Pitx2c and Nkx2-5 are required for the formation and identity of the pulmonary myocardium.
Mommersteeg MTM., Brown NA., Prall OWJ., de Gier-de Vries C., Harvey RP., Moorman AFM., Christoffels VM.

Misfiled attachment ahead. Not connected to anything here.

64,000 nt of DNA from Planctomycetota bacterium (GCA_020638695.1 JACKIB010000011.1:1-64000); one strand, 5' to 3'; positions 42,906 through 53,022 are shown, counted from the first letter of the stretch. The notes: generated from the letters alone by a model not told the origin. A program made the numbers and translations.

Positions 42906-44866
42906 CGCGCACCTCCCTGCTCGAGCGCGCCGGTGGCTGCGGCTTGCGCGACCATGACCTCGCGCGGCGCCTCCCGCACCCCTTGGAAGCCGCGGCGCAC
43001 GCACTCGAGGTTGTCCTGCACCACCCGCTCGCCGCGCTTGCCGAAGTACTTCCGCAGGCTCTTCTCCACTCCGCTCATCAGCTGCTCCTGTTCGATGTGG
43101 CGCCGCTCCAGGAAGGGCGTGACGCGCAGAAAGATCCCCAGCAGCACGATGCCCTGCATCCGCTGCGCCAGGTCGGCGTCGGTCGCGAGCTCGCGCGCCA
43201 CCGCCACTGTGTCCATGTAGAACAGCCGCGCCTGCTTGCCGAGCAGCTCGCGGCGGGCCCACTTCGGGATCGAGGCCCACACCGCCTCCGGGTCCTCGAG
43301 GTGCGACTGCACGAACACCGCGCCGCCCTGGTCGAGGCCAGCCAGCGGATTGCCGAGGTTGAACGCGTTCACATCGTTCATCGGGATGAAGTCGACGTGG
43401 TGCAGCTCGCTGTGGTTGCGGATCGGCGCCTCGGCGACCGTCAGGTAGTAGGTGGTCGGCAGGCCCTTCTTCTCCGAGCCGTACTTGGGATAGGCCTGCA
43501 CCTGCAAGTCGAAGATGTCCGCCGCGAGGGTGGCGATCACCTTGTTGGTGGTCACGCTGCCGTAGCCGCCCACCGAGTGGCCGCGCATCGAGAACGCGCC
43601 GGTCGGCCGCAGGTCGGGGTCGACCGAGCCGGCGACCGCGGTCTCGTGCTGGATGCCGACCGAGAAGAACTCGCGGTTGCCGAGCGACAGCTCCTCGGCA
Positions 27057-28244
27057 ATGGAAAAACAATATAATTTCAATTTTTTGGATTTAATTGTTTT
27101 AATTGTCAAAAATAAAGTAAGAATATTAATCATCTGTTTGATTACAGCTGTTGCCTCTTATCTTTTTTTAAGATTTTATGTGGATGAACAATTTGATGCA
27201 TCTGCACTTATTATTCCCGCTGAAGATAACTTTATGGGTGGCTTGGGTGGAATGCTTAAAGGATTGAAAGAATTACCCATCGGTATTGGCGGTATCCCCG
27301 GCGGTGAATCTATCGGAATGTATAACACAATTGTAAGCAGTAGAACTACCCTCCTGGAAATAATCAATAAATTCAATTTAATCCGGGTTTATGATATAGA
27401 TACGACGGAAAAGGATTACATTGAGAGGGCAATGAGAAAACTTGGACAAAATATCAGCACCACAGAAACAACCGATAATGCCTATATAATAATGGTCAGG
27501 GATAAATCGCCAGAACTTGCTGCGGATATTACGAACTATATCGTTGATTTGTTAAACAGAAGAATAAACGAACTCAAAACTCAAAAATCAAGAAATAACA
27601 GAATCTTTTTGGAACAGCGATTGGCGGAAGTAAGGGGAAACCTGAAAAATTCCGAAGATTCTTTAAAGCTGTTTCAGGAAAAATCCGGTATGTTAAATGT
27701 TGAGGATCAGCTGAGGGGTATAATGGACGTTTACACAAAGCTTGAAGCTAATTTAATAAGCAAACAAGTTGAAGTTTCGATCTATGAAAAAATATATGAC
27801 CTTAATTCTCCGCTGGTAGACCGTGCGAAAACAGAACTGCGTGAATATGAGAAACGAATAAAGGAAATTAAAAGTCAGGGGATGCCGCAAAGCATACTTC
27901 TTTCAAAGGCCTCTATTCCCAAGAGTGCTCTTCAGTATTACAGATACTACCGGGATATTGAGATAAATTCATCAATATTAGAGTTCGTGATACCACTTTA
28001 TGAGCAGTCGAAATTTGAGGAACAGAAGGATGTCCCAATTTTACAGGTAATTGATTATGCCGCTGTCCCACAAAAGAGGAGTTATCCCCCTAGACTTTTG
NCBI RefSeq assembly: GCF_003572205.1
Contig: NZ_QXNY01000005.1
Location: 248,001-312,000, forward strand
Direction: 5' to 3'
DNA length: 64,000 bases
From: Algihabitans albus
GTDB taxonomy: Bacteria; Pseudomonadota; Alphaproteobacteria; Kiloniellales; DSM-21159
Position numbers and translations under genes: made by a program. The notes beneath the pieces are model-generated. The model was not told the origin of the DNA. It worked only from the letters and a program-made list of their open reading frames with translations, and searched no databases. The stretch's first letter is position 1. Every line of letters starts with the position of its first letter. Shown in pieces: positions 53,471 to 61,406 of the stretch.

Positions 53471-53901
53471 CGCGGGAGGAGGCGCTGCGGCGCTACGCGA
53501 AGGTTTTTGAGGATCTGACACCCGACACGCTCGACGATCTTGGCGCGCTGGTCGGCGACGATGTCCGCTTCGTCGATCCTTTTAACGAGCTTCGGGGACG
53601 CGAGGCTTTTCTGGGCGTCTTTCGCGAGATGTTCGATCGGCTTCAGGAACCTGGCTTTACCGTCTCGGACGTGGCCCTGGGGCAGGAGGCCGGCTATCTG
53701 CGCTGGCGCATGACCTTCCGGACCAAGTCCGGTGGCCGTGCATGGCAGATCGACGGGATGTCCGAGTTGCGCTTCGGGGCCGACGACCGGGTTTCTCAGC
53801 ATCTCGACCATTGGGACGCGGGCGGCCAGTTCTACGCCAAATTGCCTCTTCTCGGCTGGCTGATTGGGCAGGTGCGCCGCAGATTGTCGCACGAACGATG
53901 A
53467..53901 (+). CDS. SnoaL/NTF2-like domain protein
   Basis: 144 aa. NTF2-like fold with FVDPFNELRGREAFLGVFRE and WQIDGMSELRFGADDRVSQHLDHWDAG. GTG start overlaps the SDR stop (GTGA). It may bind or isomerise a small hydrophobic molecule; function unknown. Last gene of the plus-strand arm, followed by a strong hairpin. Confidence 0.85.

The pulmonary vein is sleeved by myocardium, which is a major source of atrial fibrillation and is involved in congenital sinus venosus defects. Little is known about the cellular origin and mechanism of formation of the pulmonary myocardium. We observed a biphasic process of pulmonary myocardium formation in mice. Firstly, a myocardial cell population forms de novo at the connection of the pulmonary vein and the atrium. Genetic labeling revealed that atrial cells do not contribute to this population, indicating it forms by differentiation of pulmonary mesenchymal cells. Secondly, these pulmonary myocardial cells initiate a phase of rapid proliferation and form the pulmonary myocardial sleeve. Pitx2c-deficient mice do not develop a pulmonary myocardial sleeve because they fail to form the initial pulmonary myocardial cells. Genetic-labeling analyses demonstrated that whereas the systemic venous return derives from Nkx2-5-negative precursors, the pulmonary myocardium derives from Nkx2-5-expressing precursors, indicating a distinct origin of the 2 venous systems. Nkx2-5 and its target gap-junction gene Cx40 are expressed in the atria and in the pulmonary myocardium but not in the systemic venous return, which expresses the essential pacemaker channel Hcn4. When Nkx2-5 protein level was lowered in a hypomorphic model, the pulmonary myocardium switched to a Cx40-negative, Hcn4-positive phenotype resembling that of the systemic venous return. In conclusion, our data suggest a cellular mechanism for pulmonary myocardium formation and highlight the key roles played by Pitx2c and Nkx2-5 in its formation and identity.